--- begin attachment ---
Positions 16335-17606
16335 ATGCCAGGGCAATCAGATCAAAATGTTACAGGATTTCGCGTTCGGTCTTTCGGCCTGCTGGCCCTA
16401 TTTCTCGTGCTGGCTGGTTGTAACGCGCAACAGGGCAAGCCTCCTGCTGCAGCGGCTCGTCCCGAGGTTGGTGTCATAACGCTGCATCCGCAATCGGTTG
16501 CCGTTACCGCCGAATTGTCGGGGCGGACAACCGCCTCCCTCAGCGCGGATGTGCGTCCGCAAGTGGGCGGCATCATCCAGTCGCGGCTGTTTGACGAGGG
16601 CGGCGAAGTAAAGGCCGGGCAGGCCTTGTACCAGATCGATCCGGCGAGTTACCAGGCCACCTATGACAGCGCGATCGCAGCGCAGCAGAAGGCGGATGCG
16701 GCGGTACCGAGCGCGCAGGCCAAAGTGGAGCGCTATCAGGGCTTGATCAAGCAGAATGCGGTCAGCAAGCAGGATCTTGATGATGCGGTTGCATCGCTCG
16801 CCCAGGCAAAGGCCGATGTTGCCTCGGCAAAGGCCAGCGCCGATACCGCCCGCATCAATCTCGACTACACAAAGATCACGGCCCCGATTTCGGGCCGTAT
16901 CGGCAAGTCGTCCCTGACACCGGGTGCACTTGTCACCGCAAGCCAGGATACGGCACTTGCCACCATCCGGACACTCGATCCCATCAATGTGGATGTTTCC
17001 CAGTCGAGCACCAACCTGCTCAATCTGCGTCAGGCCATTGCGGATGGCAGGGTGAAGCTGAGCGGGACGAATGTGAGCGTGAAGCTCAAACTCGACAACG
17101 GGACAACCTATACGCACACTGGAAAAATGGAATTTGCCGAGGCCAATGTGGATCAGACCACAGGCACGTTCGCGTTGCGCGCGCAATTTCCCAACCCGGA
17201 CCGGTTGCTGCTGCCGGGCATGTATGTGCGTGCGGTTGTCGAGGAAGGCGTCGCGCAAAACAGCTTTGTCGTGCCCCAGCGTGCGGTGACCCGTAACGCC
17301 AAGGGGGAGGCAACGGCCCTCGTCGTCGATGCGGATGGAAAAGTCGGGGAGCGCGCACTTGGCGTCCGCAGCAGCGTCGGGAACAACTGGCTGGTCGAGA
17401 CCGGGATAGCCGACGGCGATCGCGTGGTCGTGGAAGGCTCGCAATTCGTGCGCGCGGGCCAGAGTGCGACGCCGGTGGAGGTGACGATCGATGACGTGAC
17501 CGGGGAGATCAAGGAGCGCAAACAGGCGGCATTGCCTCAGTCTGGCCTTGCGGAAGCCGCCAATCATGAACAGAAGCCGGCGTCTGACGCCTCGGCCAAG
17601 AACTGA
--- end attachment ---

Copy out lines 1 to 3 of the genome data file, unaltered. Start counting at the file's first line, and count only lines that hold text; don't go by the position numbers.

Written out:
Positions 16335-17606
16335 ATGCCAGGGCAATCAGATCAAAATGTTACAGGATTTCGCGTTCGGTCTTTCGGCCTGCTGGCCCTA
16401 TTTCTCGTGCTGGCTGGTTGTAACGCGCAACAGGGCAAGCCTCCTGCTGCAGCGGCTCGTCCCGAGGTTGGTGTCATAACGCTGCATCCGCAATCGGTTG